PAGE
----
Penn State students need a mental health lifeline.
The university just needs to figure out how to get them what they need.
The need for increased assistance has been recognized all year. The Class of 2016 made its gift to the university $200,000 for Counseling and Psychological Services. Last week, the Penn State Alumni Association agreed to match the gift. Senior Vice President of Development and Alumni Relations Rod Kirsch and wife Michelle, associate dean of student affairs, gave $50,000 for an embedded counselor program, putting help in the dorms.
But they still need more.
16 percent increase in non-suicidal self-injury, like cutting
Vice President for Student Affairs Damon Sims told the university trustees committee on academic affairs and student life on Thursday that there is a problem with students hurting themselves.
Sims said that CAPS is seeing more students that ever. Services are up 19 percent, and appointments are up 9 percent. About 4,000 students had contact with CAPS in the current school year.
Non-suicidal self-injury, like cutting, is up 16 percent. Suicidal ideation has about doubled.
And then there are the students who make an attempt, or like an off-campus sophomore last week, who succeed.
It is not a Penn State problem, he said. It’s a problem at universities all over the country.
“Everyone is talking about the issue,” said Sims.
Penn State, however, is working on it, both through research and through action.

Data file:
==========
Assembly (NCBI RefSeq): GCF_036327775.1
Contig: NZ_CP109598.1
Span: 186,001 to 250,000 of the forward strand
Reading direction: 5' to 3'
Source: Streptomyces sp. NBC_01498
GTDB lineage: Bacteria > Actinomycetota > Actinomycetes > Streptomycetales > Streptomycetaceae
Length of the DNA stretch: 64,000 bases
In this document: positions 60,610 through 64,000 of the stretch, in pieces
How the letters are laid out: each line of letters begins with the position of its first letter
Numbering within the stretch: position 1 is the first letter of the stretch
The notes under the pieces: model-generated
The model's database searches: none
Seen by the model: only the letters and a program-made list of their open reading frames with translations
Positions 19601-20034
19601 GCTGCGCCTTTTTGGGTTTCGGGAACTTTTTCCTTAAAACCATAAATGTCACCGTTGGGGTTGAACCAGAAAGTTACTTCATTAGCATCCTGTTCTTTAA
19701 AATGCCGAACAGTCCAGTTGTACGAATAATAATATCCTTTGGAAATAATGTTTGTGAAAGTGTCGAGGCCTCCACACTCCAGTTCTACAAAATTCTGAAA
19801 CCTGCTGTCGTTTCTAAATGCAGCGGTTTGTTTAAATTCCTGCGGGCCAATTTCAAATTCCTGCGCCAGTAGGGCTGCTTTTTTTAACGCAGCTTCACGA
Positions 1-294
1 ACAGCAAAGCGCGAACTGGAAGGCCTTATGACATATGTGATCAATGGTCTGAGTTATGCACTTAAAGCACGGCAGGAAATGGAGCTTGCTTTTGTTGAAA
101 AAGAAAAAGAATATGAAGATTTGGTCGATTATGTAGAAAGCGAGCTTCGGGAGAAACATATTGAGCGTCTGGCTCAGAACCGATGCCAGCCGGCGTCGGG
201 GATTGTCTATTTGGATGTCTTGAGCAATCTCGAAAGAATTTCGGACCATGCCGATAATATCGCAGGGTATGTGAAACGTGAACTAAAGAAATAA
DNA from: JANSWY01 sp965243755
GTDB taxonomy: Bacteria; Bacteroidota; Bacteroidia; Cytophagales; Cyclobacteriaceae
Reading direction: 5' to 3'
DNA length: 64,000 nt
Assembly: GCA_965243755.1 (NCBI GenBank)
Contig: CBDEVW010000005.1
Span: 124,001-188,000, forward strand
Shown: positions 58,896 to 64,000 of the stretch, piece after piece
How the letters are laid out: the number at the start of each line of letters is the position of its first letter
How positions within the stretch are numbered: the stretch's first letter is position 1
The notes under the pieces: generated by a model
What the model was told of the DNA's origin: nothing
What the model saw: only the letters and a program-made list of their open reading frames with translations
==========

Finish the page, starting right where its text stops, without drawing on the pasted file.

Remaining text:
The university is the home of the Center for Collegiate Mental Health, “a multidisciplinary, member-driven, practice research network that is focused on providing accurate and up-to-date information on the mental health of today’s college students,” which is pulling together information from 350 college counseling centers on the topic.
“We are the repository of the data,” Sims said.
But still, there is the question of what to do for Penn State students with problems.
“I don’t think we will resolve that question with one answer,” Sims said.
There is the embedded counselor program, and more money for CAPS, but there is more.
“Clearly outreach needs to be done,” said trustee Alice Pope.
4,000 students who had contact with CAPS this school year
Sims agreed, saying that more staff and faculty were being made aware of the issues. Bystander intervention is another avenue.
“We want peers to recognize when their friends are in need,” he said.
But there is also the problem of logistics. University Park has more than 46,000 students on campus. It has just one and a half psychiatrists to serve their needs, Sims said.
“We need to direct our energy towards early intervention and counseling,” Pope said.
She encouraged others to augment the Class of 2016 gift.
Students, who may sometimes bristle at fees, are actually proposing one. Terry Ford, the new president of the University Park Undergraduate Association, spoke of having a fee directed to support CAPS, at least until the university can find another alternative.
But one factor shows that sometimes, it isn’t enough to have the services available.
The recent suicide, Sims said, had never reached out for help.